Available to Stream on: Crunchyroll

When Supernatural Battles Became Commonplace

Anime Appealing to Our Humanity - When Supernatural Battles

For a show that has ‘Supernatural Battles’ in its title, there’s a surprising lack of said battles throughout the show’s run. Don’t get me wrong, they do happen, but far less than one might think. Actually, from the get-go, this show is never about powers, but instead about friendship and relationships.

When the members of a literature club receive supernatural powers, they don’t quite know what to do with them. This leads to 12 episodes about teenagers learning more about each other than they do about their own powers. It’s a slice-of-life that is dependent upon character relations and interactions, and the result is a heartfelt exploration of friendship. This happens to be a personal favorite of mine.

Available to Stream on: Crunchyroll

Yamada-kun and the Seven Witches

Anime Appealing to Our Humanity - Yamada-kun and the Seven Witches

Yamada, a delinquent in high school, one day falls from a flight of stairs and lands on Urara Shiraishi, accidentally kissing her, which causes them to body swap. After they figure that out, they encounter other “witches” in the school, each with their own power.

This could have easily been a fan-service laden, kissing everywhere type of show. But it’s not (There is definitely fanservice, but it’s not the focus). The beauty of Yamada is that it’s heartfelt, and the romance it builds is real. Each girl is not just some harem place-holder but an actual character with actual reasons for what they do and why they have their “witch powers.” Instead of using completely conventional anime tropes, relationships feel deeper, and more human.

Available to Stream on: Crunchyroll


Anime Appealing to Our Humanity - Ga-Rei-Zero

Ga-Rei-Zero is a whole lot of fun. The anime prequel to Hajime Segawa’s hit manga, Ga-Rei, is filled with sword fighting, dragons, and other supernatural elements. And while this makes it enjoyable, the show’s true theme lies in the relationship between its two main characters, Yomi and Kagura.

There isn’t much to say about the shows premise or setup since the beginning of the anime is a flash forward to the end. There is a tag line throughout the series though, that while may sound cliché, perfectly illustrates its central conflict: “Will you kill someone you love because of love?” It’s a poignant question that becomes an important element of the show.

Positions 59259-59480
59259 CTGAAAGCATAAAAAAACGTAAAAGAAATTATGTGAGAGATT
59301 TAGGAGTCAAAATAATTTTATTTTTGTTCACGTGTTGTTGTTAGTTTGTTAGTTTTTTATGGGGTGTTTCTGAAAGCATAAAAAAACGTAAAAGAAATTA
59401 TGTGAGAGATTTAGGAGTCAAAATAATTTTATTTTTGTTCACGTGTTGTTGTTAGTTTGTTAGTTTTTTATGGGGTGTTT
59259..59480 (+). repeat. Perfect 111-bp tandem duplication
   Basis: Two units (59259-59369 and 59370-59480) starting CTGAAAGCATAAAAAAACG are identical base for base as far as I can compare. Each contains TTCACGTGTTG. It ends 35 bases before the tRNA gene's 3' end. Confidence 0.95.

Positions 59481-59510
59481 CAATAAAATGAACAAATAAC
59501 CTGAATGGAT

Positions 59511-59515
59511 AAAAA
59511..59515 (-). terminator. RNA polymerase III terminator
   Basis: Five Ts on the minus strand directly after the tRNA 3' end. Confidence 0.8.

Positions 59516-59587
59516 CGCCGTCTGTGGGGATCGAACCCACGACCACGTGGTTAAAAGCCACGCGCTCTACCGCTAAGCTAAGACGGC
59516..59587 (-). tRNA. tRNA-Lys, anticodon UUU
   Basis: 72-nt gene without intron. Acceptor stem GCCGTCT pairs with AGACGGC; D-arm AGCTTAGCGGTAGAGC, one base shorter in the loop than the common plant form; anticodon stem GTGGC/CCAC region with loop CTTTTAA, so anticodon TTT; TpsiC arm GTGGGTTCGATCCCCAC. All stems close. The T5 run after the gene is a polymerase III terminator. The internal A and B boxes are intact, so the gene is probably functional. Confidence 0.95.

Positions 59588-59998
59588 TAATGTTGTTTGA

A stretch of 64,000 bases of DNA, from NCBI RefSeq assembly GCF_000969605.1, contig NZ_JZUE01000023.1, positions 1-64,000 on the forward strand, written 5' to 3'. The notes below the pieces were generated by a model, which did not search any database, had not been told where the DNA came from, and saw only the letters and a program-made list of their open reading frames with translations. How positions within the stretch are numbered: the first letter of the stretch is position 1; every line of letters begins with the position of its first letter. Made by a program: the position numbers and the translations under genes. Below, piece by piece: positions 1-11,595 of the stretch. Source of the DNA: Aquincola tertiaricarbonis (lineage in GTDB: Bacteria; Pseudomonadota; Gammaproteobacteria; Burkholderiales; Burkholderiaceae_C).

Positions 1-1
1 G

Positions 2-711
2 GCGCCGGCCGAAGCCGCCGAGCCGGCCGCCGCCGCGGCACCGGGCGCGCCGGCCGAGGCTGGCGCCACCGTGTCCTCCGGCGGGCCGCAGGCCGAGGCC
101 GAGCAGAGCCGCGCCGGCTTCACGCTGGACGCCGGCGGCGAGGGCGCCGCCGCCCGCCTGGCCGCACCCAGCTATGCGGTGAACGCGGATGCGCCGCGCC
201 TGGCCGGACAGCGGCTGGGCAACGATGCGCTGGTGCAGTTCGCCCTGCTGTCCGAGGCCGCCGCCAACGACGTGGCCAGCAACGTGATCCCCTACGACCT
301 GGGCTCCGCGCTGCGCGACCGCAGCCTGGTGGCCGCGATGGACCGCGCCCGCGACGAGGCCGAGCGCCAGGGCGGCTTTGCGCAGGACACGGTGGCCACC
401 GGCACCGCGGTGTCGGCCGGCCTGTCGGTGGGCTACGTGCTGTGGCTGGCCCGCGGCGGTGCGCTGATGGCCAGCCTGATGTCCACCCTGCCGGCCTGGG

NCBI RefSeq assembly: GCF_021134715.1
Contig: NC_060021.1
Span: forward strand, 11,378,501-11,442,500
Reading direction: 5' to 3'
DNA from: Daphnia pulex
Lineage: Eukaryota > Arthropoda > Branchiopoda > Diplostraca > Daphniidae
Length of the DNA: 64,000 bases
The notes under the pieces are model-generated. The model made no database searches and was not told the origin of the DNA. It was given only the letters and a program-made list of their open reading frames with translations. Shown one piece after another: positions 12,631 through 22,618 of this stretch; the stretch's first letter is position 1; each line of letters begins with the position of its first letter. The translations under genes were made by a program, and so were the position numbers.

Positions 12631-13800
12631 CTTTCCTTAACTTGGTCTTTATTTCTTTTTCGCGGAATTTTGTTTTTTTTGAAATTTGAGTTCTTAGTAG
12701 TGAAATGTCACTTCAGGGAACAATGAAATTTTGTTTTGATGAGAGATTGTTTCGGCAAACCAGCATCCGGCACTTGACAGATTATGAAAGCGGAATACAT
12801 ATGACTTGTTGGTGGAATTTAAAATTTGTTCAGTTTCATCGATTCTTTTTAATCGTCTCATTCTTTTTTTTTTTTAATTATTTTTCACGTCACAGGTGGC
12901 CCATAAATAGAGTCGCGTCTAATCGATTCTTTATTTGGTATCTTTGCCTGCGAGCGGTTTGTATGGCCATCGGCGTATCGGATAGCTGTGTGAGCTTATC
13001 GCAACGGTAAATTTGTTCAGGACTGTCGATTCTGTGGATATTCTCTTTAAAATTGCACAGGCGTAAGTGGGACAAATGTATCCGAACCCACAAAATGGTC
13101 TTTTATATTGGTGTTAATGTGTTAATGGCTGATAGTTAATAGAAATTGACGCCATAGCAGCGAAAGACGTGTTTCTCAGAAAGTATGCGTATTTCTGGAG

The strength of Ga-Rei-Zero is in the friendship and sisterhood portrayed between Yomi and Kagura. It’s beautiful, heart-wrenching, and heart-warming. It’s a human relationship that is the true heart of the show, and the reason it lands on this list.

Available to Stream on: Funimation

Tokyo Ghoul √A

Anime Appealing to Our Humanity - Tokyo Ghoul √A

Some people may not agree with my selection here. Many may think the second season of Tokyo Ghoul is inferior to the first, and if I’m putting A on here, then why not the first season. Well, that’s because I think the second season is more of a character study than the first. Let me explain.

Without going into detail, Tokyo Ghoul from the beginning has always served as a parallel to our own society. The ghoul-inspector relationship, and Kaneki’s own struggle with being part Ghoul can be painted as social commentary, and as an exploration of what it means to be human.

The second season incorporates all the social commentary of the first, but widens its effective scope. While Kaneki himself, and his struggle, becomes less of a focus, the rest of the characters are explored. The second season is quieter and it lends itself to more of a character study. We see the effects of the fallout from the first season, as well as go in depth with the members of the CCG. All of this helps viewers become more invested in the characters and their motivations, and makes the second season feel more “human.”

Available to Stream on: Funimation

Let me know what you think of these entries! Do you agree? Do you disagree? Do you have any additions? Any you might remove? This isn’t all-inclusive, so there are definitely other shows that match the criteria of this list. Of course, everything is subjective, so there’s bound to be more!


Image Credits: Hulu

Big thank you to our supporters

From their continous support, we are able to pay our team for their time and hard work on the site.

We have a Thank-You page dedicated to those who help us continue the work that we’ve been doing.

See our thank you page

About the Author

Zach Breland

Just a guy who has many different interests, ranging from basketball, to cooking, to video games (Avid PS Vita Supporter). But I love to discuss anything anime/manga related, so contact me if you want to do that, or talk about anything else that's on your mind.

You can find me, and more of my writing, at, as well as on here occasionally.

Read more from this author

Join our Patreon

With your support, you help keep the lights on & give back to our team!

Check out our Patreon!